QRU launch Reconciliation Action Plan

Super Rugby
by Sam Phillips

The QRU have launched their very own Reconciliation Action Plan as part of National Reconciliation Week.

The state body has been a long term contributor to the Indigenous community and this is the natural progressive step following the Queensland Reds Indigenous Program and the Generation Next program, which started in 2010 and 2012 respectively.

Those programs provide support and opportunity to Indigenous communities and has had a profound impact on Cherbourg, Woorabinda and Yarrabah.

It has provided support for 26 schools and directly affected 85 participants through 55,655 mentor to participant contact hours.

Of those 85 participants, the program has achieved 100 percent primary to high school transition rate, 92 percent school attendance for participating students in 2015 up 6 percent from 2013 and a 92 percent program retention rate.James Slipper recently spent a few days mixing with the Cherbourg locals. Photo: QRU MediaThe Reconciliation Action Plan (RAP) is a step towards recognising the impact Aboriginal and Torres Strait Islander people have had on the past, present and future of rugby.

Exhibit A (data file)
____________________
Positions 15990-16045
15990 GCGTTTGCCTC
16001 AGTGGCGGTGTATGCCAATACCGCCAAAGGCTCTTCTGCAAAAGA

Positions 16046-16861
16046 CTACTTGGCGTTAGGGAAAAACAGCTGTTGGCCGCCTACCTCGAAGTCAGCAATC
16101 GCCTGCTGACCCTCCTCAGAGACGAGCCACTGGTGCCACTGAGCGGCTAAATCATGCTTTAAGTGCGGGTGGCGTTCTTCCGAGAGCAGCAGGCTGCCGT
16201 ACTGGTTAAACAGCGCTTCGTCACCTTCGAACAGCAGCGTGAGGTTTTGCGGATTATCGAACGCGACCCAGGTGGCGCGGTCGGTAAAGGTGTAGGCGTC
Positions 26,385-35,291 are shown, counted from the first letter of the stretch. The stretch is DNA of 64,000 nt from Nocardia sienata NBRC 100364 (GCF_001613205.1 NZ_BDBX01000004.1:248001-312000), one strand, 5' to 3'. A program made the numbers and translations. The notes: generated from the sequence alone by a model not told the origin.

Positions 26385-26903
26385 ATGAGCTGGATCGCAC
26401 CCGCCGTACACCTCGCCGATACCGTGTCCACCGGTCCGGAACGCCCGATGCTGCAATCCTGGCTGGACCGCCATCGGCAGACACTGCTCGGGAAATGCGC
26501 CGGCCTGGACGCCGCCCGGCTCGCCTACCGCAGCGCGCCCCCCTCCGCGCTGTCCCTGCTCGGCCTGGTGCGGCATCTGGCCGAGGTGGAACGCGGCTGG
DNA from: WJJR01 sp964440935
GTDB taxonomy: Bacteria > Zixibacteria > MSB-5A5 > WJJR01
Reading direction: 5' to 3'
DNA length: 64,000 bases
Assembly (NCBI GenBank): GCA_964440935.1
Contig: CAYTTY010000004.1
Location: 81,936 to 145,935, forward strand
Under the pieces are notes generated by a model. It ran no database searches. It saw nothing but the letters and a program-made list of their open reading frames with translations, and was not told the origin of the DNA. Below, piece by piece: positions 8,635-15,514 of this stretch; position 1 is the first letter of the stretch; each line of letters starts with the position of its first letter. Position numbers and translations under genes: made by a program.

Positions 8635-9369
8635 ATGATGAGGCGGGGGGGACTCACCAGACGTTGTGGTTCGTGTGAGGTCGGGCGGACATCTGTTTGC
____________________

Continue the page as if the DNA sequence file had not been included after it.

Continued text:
“The QRU recognises that rugby plays a part in the rich sporting and cultural life of millions of Australians," CEO Richard Barker said.

"Through our involvement in rugby, we are fortunate to be in the position to assist to overcome barriers and create genuine opportunities for Aboriginal and Torres Strait Islander peoples, that will assist in promoting the oldest continuous living culture in the world.

“QRU believes there are future opportunities for growth and learning and welcomes the opportunity to continue to support our rugby community on the journey of reconciliation.

"Building sustainable programs for Aboriginal and Torres Strait Islander peoples and celebrating existing Indigenous rugby initiatives are key components of making rugby a game for all Queenslanders to enjoy.”

Slipper and Murgon State High students smile for the camera. Photo: QRU MediaSelwyn Button, the Assistant Director General - State Schools Indigenous Education, Department of Education and Training - is also a member of the QRU Indigenous Advisory Group and commended the QRU's commitment to Indigenous affairs.

“Whilst supporting future Indigenous leaders is not the core business of elite sporting clubs, the QRU has embraced the challenge and established strong working relationships with partnering communities, families and schools to achieve this shared vision.

“The primary focus of the Queensland Reds Indigenous Program (QRIP) isn’t about rugby, but is designed to identify, support and grow our future leaders.

"It is not just about turning up to school, but going above and beyond to demonstrate excellence through participation in activities that encourage students to reach their true potential, whilst using role models and incentives for ongoing engagement.”

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